Like many of my fellow Americans, I watched the impeachment debate held on the floor of the United States House of Representatives yesterday.

The debate unfolded quite like I anticipated, as Democrats argued for impeachment while Republicans offered opposition.

However, one moment struck me more than any other. Representative Barry Loudermilk (R-Georgia) made an argument on the House floor that Pontius Pilate afforded more rights to Jesus than Loudermilk’s Democratic colleagues offered President Trump.

Rhetoric that infuses religious narrative into a legal debate often muddies the waters, but Loudermilk’s comment is disturbing on another level.

First, Pontius Pilate was not worried about Jesus’ rights. He was more worried about keeping the peace and favor of Rome.

In other words, by leaving Jesus’ sentencing to the crowd, Pilate was selfishly looking out for himself (Mark 15:1-15).

The call for crucifixion by the crowd and religious leaders provided Pilate with cover.

For Rome, keeping peace at all costs was more important than anyone’s rights, especially the rights of a rogue rabbi from Nazareth.

Therefore, to compare the treatment of Jesus by Pilate to the treatment of President Trump highly misinterprets the biblical narrative and misunderstands the reality of Pilate’s actions toward Jesus.

Second, equating the impeachment of a president with the crucifixion of Jesus demeans the historical and spiritual nature of the cross.

While the impeachment of any president is serious business and should be considered with great care, the outcomes of the scenarios are quite different.

Now that President Trump has been impeached by the House of Representatives, if convicted by the Senate, the president will be removed from office. For Jesus, his conviction meant the worst kind of death imaginable.

Mark reminds us, “And they crucified him, and divided his clothes among them, casting lots to decide what each should take. … At three o’clock, Jesus cried out with a loud voice, ‘Eloi, Eloi, lema sabachthani?’ which means, ‘My God, my God, why have you forsaken me?’” (Mark 15:21-40). Impeachment is NOT crucifixion.

Third, placing the president on the same footing as Jesus appears to be a misguided application of Scripture at best or a blatant heresy at worst.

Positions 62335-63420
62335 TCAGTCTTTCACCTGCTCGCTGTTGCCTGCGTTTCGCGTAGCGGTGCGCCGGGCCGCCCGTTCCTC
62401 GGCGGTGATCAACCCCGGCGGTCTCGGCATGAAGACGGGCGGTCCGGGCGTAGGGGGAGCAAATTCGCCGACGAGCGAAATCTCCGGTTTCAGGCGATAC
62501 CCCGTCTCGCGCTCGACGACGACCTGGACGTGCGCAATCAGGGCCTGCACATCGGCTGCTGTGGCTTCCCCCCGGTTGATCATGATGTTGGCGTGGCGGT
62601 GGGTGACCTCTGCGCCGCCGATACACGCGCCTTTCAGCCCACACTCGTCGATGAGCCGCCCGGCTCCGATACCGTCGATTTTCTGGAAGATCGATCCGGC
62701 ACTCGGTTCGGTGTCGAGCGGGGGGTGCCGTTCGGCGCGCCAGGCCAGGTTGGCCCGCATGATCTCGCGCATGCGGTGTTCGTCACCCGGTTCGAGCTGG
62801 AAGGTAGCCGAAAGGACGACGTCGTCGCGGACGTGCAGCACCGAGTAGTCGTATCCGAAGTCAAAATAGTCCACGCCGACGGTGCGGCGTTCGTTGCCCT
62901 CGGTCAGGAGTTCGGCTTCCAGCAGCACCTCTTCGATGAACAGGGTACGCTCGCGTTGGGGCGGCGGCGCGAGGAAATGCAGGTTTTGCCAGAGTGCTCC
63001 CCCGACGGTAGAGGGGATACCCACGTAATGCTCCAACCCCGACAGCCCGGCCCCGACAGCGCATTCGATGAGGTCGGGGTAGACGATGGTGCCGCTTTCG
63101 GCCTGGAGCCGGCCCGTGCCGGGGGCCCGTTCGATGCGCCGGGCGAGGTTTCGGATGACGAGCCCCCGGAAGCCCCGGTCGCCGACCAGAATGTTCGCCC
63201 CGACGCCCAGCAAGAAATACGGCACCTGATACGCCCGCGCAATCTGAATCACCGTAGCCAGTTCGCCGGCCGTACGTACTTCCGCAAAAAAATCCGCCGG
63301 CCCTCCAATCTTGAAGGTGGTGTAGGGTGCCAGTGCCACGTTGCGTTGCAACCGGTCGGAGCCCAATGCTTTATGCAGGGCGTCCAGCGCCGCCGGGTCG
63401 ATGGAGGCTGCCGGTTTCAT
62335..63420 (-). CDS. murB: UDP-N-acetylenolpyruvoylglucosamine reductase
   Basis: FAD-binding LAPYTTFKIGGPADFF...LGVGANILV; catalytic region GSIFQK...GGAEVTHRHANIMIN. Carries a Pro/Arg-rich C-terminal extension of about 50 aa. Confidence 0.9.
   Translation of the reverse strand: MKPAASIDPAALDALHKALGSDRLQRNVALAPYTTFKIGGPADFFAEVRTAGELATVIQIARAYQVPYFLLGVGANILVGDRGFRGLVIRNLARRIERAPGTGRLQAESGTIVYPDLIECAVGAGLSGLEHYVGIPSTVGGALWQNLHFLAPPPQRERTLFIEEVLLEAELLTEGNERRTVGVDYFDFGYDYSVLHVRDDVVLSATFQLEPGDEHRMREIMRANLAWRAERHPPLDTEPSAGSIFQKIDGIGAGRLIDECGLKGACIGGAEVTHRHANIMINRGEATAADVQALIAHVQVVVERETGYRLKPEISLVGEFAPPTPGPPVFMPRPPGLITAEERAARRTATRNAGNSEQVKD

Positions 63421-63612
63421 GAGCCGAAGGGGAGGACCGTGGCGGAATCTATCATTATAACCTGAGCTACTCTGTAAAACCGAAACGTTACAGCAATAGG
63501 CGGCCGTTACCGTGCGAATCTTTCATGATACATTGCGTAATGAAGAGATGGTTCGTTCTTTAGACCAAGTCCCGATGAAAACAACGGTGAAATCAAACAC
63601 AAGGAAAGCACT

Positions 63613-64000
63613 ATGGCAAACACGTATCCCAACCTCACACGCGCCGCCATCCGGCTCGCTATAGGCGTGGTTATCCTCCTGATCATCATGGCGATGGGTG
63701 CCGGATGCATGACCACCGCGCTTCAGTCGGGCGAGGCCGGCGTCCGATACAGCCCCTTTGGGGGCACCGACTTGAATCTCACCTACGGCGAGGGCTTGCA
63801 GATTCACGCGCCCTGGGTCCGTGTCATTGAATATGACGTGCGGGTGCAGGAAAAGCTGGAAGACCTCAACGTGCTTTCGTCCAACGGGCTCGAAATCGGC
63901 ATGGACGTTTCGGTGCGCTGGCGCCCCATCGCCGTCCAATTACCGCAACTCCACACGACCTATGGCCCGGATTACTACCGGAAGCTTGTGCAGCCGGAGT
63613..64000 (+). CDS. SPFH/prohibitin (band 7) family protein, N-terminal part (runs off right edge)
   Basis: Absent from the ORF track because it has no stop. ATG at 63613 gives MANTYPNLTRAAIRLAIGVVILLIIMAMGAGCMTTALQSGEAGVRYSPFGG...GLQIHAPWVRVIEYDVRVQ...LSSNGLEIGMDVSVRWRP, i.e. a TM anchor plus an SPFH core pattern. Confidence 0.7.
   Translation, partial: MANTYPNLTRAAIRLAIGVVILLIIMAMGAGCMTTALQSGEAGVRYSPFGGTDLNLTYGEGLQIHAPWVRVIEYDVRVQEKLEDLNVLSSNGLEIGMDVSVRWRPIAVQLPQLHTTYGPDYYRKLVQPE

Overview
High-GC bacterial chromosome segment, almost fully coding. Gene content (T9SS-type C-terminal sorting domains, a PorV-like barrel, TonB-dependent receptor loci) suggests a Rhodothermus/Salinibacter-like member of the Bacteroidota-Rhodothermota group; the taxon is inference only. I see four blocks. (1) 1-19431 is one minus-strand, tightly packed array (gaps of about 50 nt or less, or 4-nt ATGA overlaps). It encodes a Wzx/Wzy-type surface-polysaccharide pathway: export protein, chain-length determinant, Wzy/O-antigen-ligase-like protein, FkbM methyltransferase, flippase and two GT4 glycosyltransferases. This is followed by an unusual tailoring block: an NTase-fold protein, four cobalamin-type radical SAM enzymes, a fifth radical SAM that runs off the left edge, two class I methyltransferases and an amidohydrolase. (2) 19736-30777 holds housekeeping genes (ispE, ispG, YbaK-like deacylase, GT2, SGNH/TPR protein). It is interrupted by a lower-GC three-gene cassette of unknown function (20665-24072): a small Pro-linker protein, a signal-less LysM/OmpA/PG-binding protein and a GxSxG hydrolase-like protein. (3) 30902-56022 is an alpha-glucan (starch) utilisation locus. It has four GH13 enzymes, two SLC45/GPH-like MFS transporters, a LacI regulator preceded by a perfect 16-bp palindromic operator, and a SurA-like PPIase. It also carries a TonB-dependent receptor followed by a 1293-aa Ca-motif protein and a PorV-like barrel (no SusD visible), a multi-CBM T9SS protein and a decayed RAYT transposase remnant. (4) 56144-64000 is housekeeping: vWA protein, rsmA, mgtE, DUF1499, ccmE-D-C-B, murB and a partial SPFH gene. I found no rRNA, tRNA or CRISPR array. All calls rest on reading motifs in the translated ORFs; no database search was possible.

Christians are often guilty of lifting our elected leaders to divine status when the reality persists they are simply fallible men and women like all of us. President Trump is not Jesus; neither is any other president for that matter.

Blurring the lines between Jesus and a president dangerously elevates humanity to divine status.

To paint such pictures and use such language violates the very first commandment, “You shall have no other gods before me” (including presidents) (Exodus 20:3).

In the New Testament, Paul argued for the supremacy of Jesus when he wrote, “Therefore, God also highly exalted him and gave him the name that is above every name, so that at the name of Jesus every knee should bend, in heaven and on earth and under the earth, and every tongue should confess that Jesus Christ is Lord, to the glory of God the Father” (Philippians 2:9-11).

As much as we admire our elected officials and want to maintain political power, we cannot afford to equate the impeachment of any elected official with the Passion of Jesus. Jesus is much more valuable to the world than any president.

There is a reason first-century Christians referred to Jesus as the “King of kings, and Lord of lords” (1 Timothy 6:15) but it had nothing to do with the impeachment of a president.

If the leaders of the world really wanted to follow Jesus, they would embrace his teachings and care for the people who meant the most to him.

Again, Paul in Philippians writes, “Though he was in the form of God, did not regard equality with God as something to be exploited, but emptied himself, taking the form of a slave, being born in human likeness. And being found in human form, he humbled himself and became obedient to the point of death – even death on a cross” (Philippians 2:6-8).

We all need to breathe this week, emptying ourselves of pride and hubris. We need to pray for our elected officials, including our president, as they work through the impeachment process.

More than anything, though, we need to remember to mind our rhetoric, knowing presidents are fallible people – and Jesus is Lord.

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